Newsweek’s Clift writes, “While it’s unlikely that the GOP will pick up all 10 seats needed to gain control of the Senate, what’s going on is reminiscent of” ‘80, “when the GOP won the Senate by knocking off a bunch of” Dem stalwarts. 6 years later, “many of the victors … would be turned out by the voters in what proved a short-lived majority.”
Winners rode Ronald Reagan’s coattails, “but the bulk of the winning class had no staying power. They were perfect for the moment, but, to put it gently, not all had the look of eagles.” Paula Hawkins (R-FL) and Jeremiah Denton (R-AL) “are remembered more for their personal eccentricities than any legislative achievement.” This year, “Exhibit A” is KY SEN nominee Rand Paul (R).
CT’s Linda McMahon (R) and NV’s Sharron Angle (R) and Sue Lowden all “seem just as unlikely to last on the national scene should they succeed” in Nov. Dems “should take heart. It could be six long years, but the tide that washes in some of these outliers will be there to carry them out, just as it has in elections past” (5/28).
“Any year there’s a huge anti-incumbent, populist tide, it’s bound to wash in its share of oddballs.” ‘94 gave us IN’s John Hostettler, who “tried boarding a DC-bound plane with a loaded 9-mm Glock in his carry-on”; TX’s Steve Stockman, who said Waco “was a government conspiracy”; and ID’s Helen Chenoweth, who “held endangered-sockeye-salmon fundraising bakes.”
OR’s Jim Bunn left his wife for his 31-year old CoS. IN’s Mark Souder just resigned over an affair with an aide. FL’s Mark Foley resigned in ‘06. And Rep. Steve LaTourette (R-OH) and Sen. John Ensign (R-NV) have each dealt with affairs (Senior, New York magazine, 5/30).
What We're Following See More »
"Even if House Republicans manage to get enough members of their party on board with the latest version of their health care bill, they will face another battle in the Senate: whether the bill complies with the chamber’s arcane ... Byrd rule, which stipulates all provisions in a reconciliation bill must affect federal spending and revenues in a way that is not merely incidental." Democrats should have the advantage in that fight, "unless the Senate pulls another 'nuclear option.'”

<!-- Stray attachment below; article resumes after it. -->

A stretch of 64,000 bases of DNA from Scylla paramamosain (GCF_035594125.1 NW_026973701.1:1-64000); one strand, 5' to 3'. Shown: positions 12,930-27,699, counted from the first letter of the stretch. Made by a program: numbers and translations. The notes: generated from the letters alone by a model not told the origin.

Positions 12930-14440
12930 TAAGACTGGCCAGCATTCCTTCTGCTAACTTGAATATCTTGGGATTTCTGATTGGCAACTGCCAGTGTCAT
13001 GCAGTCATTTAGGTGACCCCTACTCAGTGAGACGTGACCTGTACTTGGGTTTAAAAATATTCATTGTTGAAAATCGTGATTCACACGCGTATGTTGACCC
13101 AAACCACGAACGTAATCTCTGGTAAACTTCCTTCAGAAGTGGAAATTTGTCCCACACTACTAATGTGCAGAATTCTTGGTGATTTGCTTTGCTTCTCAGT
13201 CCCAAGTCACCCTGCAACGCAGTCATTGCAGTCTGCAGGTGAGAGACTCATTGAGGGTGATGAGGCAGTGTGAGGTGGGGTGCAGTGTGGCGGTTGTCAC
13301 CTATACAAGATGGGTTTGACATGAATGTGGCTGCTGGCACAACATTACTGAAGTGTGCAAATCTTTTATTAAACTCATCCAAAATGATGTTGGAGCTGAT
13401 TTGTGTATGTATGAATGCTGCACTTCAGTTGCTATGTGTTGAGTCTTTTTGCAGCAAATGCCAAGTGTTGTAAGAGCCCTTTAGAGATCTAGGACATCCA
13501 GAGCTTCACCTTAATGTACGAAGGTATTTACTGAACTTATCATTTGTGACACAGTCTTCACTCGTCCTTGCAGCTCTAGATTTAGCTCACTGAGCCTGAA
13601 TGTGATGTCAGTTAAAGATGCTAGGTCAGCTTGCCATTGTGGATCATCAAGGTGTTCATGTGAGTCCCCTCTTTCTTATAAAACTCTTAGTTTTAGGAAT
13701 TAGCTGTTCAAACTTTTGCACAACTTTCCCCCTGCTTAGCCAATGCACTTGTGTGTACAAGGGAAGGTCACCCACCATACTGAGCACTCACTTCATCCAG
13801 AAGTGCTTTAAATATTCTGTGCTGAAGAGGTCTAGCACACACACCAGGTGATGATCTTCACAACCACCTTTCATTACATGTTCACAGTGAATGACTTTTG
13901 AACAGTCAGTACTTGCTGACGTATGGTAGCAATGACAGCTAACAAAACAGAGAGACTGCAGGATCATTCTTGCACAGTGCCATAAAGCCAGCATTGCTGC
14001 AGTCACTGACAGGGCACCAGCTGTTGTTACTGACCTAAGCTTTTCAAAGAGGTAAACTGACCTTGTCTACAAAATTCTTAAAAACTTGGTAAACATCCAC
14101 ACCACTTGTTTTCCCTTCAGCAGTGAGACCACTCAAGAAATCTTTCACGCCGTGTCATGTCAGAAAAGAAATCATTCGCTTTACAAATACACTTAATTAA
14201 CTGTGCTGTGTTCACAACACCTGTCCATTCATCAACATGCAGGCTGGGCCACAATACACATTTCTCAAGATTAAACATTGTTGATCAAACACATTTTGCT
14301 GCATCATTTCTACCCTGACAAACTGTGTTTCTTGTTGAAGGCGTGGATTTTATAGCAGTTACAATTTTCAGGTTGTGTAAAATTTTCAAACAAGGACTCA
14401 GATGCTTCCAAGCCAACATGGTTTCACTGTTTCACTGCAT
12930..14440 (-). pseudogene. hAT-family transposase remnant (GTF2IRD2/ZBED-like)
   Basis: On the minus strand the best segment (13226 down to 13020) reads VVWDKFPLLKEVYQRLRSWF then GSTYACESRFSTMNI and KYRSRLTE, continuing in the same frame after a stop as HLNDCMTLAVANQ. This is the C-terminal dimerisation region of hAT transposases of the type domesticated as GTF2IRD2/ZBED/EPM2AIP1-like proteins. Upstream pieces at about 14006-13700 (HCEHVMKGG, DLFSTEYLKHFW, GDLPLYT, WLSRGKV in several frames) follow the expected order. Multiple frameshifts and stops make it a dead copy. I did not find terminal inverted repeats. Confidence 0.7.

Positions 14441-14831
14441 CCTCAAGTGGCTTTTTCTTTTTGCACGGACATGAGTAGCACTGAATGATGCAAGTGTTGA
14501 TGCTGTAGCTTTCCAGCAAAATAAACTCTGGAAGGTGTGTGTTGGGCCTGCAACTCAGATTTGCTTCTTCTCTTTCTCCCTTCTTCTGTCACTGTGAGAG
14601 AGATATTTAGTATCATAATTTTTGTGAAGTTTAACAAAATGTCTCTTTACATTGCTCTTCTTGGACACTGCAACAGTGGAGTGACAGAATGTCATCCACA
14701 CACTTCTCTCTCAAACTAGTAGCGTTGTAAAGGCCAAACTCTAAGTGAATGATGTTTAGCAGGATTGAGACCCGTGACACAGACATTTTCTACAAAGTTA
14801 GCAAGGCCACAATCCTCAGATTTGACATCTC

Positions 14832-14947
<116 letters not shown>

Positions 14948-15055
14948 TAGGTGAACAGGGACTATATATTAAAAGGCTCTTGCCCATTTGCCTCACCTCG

The House has passed a one-week spending bill that will avert a government shutdown which was set to begin at midnight. Lawmakers now have an extra week to come to a longer agreement which is expected to fund the government through the end of the fiscal year in September. The legislation now goes to the Senate, where it is expected to pass before President Trump signs it.
President Trump’s portrayal of an effort to funnel more Medicaid dollars to Puerto Rico as a "bailout" is complicating negotiations over a continuing resolution on the budget. "House Democrats are now requiring such assistance as a condition for supporting the continuing resolution," a position that the GOP leadership is amenable to. "But Mr. Trump’s apparent skepticism aligns him with conservative House Republicans inclined to view its request as a bailout, leaving the deal a narrow path to passage in Congress."
Democrats in the House are threatening to shut down the government if Republicans expedite a vote on a bill to repeal and replace Obamacare, said Democratic House Whip Steny Hoyer Thursday. Lawmakers have introduced a one-week spending bill to give themselves an extra week to reach a long-term funding deal, which seemed poised to pass easily. However, the White House is pressuring House Republicans to take a vote on their Obamacare replacement Friday to give Trump a legislative victory, though it is still not clear that they have the necessary votes to pass the health care bill. This could go down to the wire.